There's no doubt about it: The Democratic women here are different from the Republican women who gathered in Detroit.
In Detroit, the feminists were on the outside -- forced into the streets to protest the GOP's dropping of support for the Equal Rights Amendment after endorsing it for 40 years. Yellow-and-black "Stop ERA" buttons were all over the place.
Here the cutting edge of the feminist movement is on the convention floor. Half the delegates are women -- compared to 29 percent at the Republican convention last month. And green-and-white ERA badges are more common than Jimmy Carter buttons.
Yet there is a sense of frustration and division among the women. And two of the most bitterly debated issues on the party platform today involved women's issues -- ERA and abortion funding.
"The women's issues are just gutting our delegation," complained a leader of the Texas delegation.
The most-heated debate was over something called Minority Report Number 10. It demanded that the party withdraw all financial support from candidates who refused to endorse ratification of the Equal Rights Amendment -- an idea that raised the hackles of scores of Democratic party chieftains.
Sarah Weddington, President Carter's senior adviser on women's issues and a strong advocate of the ERA, met with feminist leaders until 4 a.m. trying to negotiate a way to avoid a floor fight on Report Number 10 and Number 11, a strongly worded pro-abortion plank.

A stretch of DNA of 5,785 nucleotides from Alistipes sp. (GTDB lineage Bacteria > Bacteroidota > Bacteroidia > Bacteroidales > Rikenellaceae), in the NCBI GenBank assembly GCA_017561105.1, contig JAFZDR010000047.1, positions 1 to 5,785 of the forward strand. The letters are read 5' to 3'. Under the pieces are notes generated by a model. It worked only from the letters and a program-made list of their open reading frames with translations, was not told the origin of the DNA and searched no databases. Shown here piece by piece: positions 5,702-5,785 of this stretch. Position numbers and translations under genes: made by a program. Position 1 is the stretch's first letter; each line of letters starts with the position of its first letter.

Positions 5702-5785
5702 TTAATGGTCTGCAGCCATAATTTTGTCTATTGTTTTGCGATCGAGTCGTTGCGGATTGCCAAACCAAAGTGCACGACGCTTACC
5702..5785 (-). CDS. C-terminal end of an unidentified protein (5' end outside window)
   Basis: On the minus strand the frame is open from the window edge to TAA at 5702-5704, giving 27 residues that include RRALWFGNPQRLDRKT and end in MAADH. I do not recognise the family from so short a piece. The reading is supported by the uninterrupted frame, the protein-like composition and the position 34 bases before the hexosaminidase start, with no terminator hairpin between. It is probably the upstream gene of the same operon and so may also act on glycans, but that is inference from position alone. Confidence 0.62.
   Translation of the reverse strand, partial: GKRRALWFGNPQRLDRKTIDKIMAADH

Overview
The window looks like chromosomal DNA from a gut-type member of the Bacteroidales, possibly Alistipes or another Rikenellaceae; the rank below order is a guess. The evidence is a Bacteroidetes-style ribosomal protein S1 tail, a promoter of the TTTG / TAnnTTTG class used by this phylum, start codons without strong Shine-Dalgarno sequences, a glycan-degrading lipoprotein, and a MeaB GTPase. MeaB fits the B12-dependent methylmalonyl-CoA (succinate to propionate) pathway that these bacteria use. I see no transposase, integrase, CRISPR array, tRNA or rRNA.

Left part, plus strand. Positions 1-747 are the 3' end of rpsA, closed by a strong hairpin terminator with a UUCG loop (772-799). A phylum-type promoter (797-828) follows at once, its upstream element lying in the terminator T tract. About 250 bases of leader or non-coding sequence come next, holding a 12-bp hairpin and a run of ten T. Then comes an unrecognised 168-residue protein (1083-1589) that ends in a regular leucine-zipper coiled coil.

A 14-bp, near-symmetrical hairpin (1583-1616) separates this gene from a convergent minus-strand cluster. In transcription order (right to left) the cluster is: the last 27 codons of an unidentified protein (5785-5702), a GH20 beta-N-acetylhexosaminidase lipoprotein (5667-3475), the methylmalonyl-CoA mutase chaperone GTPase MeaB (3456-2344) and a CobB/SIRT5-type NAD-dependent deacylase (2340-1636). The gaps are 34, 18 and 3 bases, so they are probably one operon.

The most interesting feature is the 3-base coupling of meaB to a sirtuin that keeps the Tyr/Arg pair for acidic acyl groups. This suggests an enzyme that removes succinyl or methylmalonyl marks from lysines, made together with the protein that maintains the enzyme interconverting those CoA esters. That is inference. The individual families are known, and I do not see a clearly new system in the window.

But, she said, "They were unwilling to accept anything but their own language."
Noting that state legislatures in 13 of the 15 states which haven't approved the ERA are controlled by Democrats, feminists argued that drastic action was needed to secure amendment approval before its ratification deadline, 22 months away.
Opponents -- including Carter forces and Virginia national committee-woman Sandy Duckworth of Fairfax County -- argued the move would "ensure the election of Republicans who have already turned their backs on ERA."
Report Number 10 withdrawing financial support passed after the National Educational Association, which has 330 delegates, threw its support behind it. This set off a loud floor demonstration. The pro-abortion minority report also passed.
The decision by Carter forces to allow some minority reports to pass without roll-call votes was seen as an effort to minimize conflict with women -- a vital link in the Democratic coalition.
But the move raised eyebrows among some party members. "Did you see that? It's the rottenest thing I've ever seen," complained Hunter B. Andrews, majority leader of the Virginia Senate.
"Is this going to help Jimmy Carter? . . . All this crap [about minority planks] is going to cause Carter trouble," he added.
"Under the circumstances some of us may have opposed the minority plank, but here we are at the Democratic convention and it would look like we were voting against ERA," said Nancy Arnsen, a Carter delegate from Alexandria, who had earlier complained feminists were "more interested in publicity than their cause."
The issues illustrate an important point about the status of women at this convention: They have the numbers and can use their clout. But they are most effective in doing it when it includes a threat to embarrass the powers that be.